They had been exposed to this exploitation at a very young age, and were likely entering the sex trade at a young age . This gave many women no choice, childhood, or freedom, causing them to become victimized. Exponentially large amounts of Aboriginal women involved in prostitution have been assaulted and raped on several occasions by various perpetrators . These prostitutes are accommodated to violence at a young age , and thrown into sexual labour. However, throughout the course of their lives, they are habitually forced into a never ending cycle of violence.

In prostitution, there is a linear association between sex work, childhood violence, and drug use . Just as in history, like female victims of spousal abuse being blamed for the violence, prostitutes are being seen as the perpetrators of their own violence because all actions are presumed consensual. In many instances where prostitutes are sexually assaulted and the police are notified, the police take no action, nor feel the need to investigate any further . This action by societies protectors allows for societies misconceptions and ignorance toward sex workers.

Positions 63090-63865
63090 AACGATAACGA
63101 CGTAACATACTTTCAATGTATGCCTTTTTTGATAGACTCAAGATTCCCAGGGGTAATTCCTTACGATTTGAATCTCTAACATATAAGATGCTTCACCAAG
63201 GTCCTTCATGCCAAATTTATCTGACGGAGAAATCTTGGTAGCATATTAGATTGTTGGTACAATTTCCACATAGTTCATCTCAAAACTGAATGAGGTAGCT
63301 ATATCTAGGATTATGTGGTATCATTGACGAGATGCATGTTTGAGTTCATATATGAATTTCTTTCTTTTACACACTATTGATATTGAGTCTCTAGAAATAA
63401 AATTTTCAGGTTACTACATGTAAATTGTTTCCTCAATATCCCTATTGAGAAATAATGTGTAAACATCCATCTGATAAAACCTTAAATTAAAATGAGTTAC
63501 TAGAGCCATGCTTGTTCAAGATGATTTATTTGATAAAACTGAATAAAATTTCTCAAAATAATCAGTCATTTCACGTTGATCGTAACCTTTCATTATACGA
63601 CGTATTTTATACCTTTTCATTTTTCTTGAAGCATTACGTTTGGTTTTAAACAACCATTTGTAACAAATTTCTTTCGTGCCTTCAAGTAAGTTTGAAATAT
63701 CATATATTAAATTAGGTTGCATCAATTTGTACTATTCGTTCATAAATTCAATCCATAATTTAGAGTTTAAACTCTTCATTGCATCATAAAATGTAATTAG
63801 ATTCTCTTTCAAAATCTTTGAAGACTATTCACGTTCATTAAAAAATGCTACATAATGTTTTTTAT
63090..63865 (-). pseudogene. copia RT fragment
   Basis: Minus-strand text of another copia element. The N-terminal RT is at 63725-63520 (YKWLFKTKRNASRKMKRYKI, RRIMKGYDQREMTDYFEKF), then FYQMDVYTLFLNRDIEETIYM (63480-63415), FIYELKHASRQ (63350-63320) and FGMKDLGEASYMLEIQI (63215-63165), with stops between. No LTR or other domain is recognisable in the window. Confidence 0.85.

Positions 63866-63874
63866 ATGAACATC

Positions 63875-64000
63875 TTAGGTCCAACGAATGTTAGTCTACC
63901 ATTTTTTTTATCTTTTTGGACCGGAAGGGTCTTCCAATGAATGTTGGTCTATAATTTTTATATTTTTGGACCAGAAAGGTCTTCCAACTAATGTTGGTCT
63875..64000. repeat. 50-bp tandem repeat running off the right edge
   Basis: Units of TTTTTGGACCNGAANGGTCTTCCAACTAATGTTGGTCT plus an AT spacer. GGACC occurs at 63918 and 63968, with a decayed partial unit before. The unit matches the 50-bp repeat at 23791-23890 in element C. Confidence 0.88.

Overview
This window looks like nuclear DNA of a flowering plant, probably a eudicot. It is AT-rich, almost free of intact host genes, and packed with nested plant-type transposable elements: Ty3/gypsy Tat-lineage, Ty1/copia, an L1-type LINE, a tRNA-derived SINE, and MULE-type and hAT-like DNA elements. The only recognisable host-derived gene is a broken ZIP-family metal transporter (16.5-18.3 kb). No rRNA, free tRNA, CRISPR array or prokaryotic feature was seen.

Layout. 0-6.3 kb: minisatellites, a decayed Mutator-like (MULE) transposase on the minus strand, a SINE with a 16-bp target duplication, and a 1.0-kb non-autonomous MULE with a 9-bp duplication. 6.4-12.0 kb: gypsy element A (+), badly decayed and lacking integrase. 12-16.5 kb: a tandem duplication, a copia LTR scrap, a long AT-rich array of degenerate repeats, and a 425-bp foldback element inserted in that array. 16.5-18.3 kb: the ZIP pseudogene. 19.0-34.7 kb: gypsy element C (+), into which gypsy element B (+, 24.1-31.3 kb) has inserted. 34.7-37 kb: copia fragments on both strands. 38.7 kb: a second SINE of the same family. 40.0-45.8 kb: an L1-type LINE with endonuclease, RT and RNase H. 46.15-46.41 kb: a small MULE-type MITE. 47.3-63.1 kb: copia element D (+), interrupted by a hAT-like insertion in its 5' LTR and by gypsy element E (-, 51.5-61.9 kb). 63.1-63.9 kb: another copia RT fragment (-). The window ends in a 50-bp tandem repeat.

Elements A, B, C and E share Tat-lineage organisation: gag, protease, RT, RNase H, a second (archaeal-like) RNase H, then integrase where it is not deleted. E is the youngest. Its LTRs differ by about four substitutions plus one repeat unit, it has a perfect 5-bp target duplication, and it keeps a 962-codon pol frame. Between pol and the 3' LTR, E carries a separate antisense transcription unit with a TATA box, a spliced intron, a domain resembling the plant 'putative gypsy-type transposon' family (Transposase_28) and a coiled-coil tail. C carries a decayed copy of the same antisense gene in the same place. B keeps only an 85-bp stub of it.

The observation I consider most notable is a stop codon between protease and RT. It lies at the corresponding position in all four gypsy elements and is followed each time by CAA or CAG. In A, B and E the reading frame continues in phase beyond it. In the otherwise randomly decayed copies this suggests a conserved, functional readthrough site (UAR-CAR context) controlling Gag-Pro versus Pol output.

The case of Robert Pickton, a pig farmer from British Columbia demonstrates the view that legal system and society have of Aboriginal prostitutes. From the early 1980s until 2002, 69 women disappeared from Vancouvers Downtown Eastside, many of them being Aboriginal sex workers . The police and authorities presumed that the sex trade workers went on vacation, but they were inner city prostitutes, and there was no record of them after their disappearance. It took over 10 years from the realization of the increasing amount of missing women for a proper investigation, and Picktons eventual arrest in 2002 .

A total of 27 of the 69 missing womens DNA were found on Picktons farm. These street workers were dehumanized by the legal system because of their occupations, class, gender, and ethnicity. It is evident that racism and sexism presume an overabundance in police investigations of missing or murdered native women. These women are being persecuted by implemented social structures that are meant to protect, not ignore. Both society and the legal system have put the blame on these women for unfortunate dispositions, and have neither sympathy nor empathy for the positions they have helped reinforce in their lives.